COVID-19 International Developments: Daily Scan, March 25, 2020
Prerna Gandhi, Associate Fellow, VIF
Saudi Arabia’s King Salman to chair extraordinary virtual summit of G20 leaders

Saudi Arabia's King Salman will chair an extraordinary virtual summit of G20 leaders on March 26 to advance the global coordinated response to the ongoing coronavirus pandemic. As well as the leaders of the G20 group, the heads of state of Jordan, Spain, Singapore and Switzerland will also participate in the summit. In its capacity as sitting president of the Gulf Cooperation Council states, the UAE will participate as well. G20 finance ministers and central bankers agreed during a separate video conference earlier on March 23 to develop an "action plan" to respond to the outbreak, which the International Monetary Fund expects will trigger a global recession. The Kingdom, which holds the G20 presidency this year, called last week for the leaders to speak by video-conference.

Tokyo Olympics Postponed to 2021

Japanese Prime Minister Shinzo Abe and International Olympic Committee President Thomas Bach agreed on March 24 to postpone this summer's Tokyo Olympics. In the IOC statement issued, it was concluded that the Games of the XXXII Olympiad in Tokyo must be rescheduled to a date beyond 2020 but not later than summer 2021, to safeguard the health of the athletes, everybody involved in the Olympic Games and the international community. It was also agreed that the Olympic flame will stay in Japan. It was also agreed that the Games will keep the name Olympic and Paralympic Games Tokyo 2020. Since the first modern Olympic Games in 1896, the Summer Olympics have only been cancelled three times, all due to World War I or World War II- 1916 in Berlin, 1940 in Tokyo and 1944 in London. Tokyo 2020 is the first postponement during peace time in Olympic history.

Trump starts national debate over when to reopen economy

As Trump has sought to rebrand as a “wartime president” and demonstrate his focus on a pandemic he only weeks ago dismissed, he once again initiated controversy. “I would love to have the country opened up and just raring to go by Easter,” Trump said on March 24 during a Fox News virtual town hall. This follows his remarks on March 23 night at the White House press briefing, when he would not name a date, but said he was debating loosening the restrictions in the coming weeks in order to prevent a complete economic collapse of the US. Anxiety and depression from the economic crisis would cause deaths “in far greater numbers than we’re talking about with regard to the virus,” Trump argued. The US is currently on Day 8 of the government’s “15 days to stop the spread” program, with tens of millions of Americans either working from home or furloughed – some without pay – to encourage “social distancing.” A $2 trillion financial relief package was proposed by the Senate with the intention of sending cash payments to Americans to make up for income lost due to the shutdown.

Trump privately appeals to Asia and Europe for medical help to fight coronavirus

Despite President Trump’s rhetoric that the US would not rely on foreign nations for help, the administration has approached European and Asian partners. On March 24, Trump spoke by phone with the South Korean President, Moon Jae-in, asking if his country could supply medical equipment. The official White House account made no mention of the request, but according to the South Korean presidency, the Blue House, the call was made at Trump’s “urgent request”. Trump praised the South Korean testing programme, which has helped contain the outbreak there. Moon told Trump that he would support South Korean exports of critical supplies to the US “if there is a domestic surplus”. Foreign Policy reported that the third-ranking diplomat in the state department, David Hale, had asked for a list of countries that might be able to sell “critical medical supplies and equipment” to the US. “Depending on critical needs, the United States could seek to purchase many of these items in the hundreds of millions with purchases of higher end equipment such as ventilators in the hundreds of thousands,” an email sent to embassies in Europe and Eurasia said. The email underlined that the request applied to host countries “minus Moscow”.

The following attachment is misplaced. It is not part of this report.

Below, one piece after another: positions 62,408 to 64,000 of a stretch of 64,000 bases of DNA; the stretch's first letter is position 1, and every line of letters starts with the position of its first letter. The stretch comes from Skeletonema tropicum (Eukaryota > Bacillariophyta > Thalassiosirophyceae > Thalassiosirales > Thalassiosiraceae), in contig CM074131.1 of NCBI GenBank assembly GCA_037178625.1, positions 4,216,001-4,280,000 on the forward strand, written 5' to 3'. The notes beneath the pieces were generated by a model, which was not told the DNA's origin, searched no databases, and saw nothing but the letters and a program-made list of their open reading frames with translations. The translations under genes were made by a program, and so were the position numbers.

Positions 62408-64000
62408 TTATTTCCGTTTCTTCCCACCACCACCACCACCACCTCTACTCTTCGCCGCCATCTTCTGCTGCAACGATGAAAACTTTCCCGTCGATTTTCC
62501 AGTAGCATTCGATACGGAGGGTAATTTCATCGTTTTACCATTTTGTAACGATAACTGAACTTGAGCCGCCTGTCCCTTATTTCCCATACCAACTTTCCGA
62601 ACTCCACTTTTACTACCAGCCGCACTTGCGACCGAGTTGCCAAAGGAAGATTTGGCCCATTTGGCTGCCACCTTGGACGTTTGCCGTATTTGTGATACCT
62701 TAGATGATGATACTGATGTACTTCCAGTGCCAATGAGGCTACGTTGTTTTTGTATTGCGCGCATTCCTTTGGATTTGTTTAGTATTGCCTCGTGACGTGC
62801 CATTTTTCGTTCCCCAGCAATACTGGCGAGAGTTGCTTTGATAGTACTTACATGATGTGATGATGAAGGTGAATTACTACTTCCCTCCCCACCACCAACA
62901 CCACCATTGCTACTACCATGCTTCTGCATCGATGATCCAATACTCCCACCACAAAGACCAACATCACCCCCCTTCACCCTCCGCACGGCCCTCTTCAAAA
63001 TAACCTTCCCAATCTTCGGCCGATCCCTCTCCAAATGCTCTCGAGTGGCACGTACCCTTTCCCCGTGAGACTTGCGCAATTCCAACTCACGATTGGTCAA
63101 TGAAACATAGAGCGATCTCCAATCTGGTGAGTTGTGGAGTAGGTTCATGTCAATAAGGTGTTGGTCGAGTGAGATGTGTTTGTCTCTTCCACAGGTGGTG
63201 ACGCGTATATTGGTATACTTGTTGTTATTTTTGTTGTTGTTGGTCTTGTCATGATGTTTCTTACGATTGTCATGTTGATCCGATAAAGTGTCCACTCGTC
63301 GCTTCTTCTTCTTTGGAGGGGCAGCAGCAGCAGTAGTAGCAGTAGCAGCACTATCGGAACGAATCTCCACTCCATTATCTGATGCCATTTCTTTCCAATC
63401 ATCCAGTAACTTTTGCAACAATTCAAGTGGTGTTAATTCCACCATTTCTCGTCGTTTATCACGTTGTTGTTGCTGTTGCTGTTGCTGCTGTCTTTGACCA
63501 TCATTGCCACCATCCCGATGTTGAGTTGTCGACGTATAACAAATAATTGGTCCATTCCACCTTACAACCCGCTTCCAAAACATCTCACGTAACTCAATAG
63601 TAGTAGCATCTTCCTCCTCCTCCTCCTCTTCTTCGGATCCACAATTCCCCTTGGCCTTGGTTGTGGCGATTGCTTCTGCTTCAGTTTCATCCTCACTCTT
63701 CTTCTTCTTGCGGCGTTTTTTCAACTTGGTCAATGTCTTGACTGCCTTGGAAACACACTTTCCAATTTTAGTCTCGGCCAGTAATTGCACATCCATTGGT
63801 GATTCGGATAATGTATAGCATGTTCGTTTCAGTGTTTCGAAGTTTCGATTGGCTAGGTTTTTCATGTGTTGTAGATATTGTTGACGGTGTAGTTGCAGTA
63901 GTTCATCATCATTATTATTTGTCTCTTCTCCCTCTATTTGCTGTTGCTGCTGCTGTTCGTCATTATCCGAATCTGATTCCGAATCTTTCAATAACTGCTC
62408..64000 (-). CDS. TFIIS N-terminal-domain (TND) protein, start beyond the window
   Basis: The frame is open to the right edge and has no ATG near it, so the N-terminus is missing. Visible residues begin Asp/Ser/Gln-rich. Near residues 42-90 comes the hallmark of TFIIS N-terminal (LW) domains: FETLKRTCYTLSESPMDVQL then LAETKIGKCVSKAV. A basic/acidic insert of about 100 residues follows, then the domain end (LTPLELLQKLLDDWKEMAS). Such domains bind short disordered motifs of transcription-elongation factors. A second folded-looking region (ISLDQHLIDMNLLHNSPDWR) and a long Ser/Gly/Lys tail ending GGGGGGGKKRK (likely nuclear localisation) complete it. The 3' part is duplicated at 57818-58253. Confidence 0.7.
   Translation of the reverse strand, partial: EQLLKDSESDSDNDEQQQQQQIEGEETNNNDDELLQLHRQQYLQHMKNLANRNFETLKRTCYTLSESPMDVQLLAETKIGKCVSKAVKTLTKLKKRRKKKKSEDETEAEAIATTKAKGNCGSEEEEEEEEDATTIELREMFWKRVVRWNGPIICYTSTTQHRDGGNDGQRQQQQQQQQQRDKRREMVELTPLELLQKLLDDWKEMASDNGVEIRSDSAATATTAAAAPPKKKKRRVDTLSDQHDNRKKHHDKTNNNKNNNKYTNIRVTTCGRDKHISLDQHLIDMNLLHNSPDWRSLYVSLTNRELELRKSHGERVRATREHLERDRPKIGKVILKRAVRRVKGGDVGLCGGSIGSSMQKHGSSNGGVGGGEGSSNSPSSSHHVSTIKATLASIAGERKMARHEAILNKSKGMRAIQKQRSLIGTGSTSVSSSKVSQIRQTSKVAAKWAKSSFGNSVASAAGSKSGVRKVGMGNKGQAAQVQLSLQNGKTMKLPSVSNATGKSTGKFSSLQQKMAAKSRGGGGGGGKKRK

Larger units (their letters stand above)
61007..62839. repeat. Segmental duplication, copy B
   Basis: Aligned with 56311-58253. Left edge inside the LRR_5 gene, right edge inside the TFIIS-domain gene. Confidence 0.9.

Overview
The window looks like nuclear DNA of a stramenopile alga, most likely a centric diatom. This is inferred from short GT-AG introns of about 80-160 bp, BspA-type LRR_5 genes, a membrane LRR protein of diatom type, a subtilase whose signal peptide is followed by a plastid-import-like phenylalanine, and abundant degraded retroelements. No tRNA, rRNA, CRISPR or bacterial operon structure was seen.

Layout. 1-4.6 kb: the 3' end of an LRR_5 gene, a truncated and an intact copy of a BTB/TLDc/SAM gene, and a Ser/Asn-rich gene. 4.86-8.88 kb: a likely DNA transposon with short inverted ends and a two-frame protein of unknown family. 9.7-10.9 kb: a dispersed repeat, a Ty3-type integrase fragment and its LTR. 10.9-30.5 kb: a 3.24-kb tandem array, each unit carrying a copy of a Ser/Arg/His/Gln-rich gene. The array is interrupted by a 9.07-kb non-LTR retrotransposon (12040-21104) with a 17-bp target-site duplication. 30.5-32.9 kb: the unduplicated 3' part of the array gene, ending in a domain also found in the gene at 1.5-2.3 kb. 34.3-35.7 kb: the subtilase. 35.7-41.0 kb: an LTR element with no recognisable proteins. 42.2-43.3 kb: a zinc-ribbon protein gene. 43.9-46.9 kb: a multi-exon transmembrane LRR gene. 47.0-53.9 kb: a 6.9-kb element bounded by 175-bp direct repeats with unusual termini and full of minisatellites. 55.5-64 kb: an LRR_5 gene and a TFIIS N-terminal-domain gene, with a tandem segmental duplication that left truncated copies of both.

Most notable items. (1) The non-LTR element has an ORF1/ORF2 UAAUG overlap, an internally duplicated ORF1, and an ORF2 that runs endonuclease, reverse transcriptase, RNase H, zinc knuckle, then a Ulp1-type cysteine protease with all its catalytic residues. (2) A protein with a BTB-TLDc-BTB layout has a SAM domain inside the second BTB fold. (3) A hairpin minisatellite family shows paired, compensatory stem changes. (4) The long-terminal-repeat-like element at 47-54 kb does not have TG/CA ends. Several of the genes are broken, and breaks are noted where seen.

Sanctions on Iran & others should be ‘urgently re-evaluated’ amid coronavirus pandemic, UN human rights chief says

Sanctions should be revisited or suspended altogether during the Covid-19 crisis, the UN human rights chief has said, arguing that they might cause healthcare in affected countries to collapse, and harm the situation globally. Any international and unilateral sanctions should be “urgently re-evaluated,” UN Human Rights Commissioner Michelle Bachelet said on March 24. “It is vital to avoid the collapse of any country’s medical system – given the explosive impact that will have on death, suffering and wider contagion,” Bachelet said in a statement. The standing “variety of sanctions” against nations such as Cuba, North Korea, Venezuela, and Zimbabwe could impede their medical efforts as well, Bachelet added. “The majority of these states have frail or weak health systems. Progress in upholding human rights is essential to improve those systems – but obstacles to the import of vital medical supplies, including over-compliance with sanctions by banks, will create long-lasting harm to vulnerable communities,” she said.

China to promote work resumption of manufacturing, circulation industries amid epidemic

In a State Council executive meeting presided over by Premier Li Keqiang on 24 March, China will ensure measures to resume work and production of the manufacturing and circulation industries amid epidemic control efforts. The meeting also underlined efforts to further increase China's international air freight capacity in a bid to stabilize the supply chain. The current global COVID-19 pandemic has impacted the world economy while posing severe challenges to Chinese economy, noted the meeting, requiring more targeted measures to stabilize the economy and to enhance the international competitiveness of China's logistics industry. The meeting called for efforts to keep the industrial and supply chains stable, and to ensure the production and export of key products and firms with major influence in the global industrial chain. Wuhan also started to resume bus service after nine weeks of lockdown.

Guidelines on curbing virus issued as Japan's schools set to reopen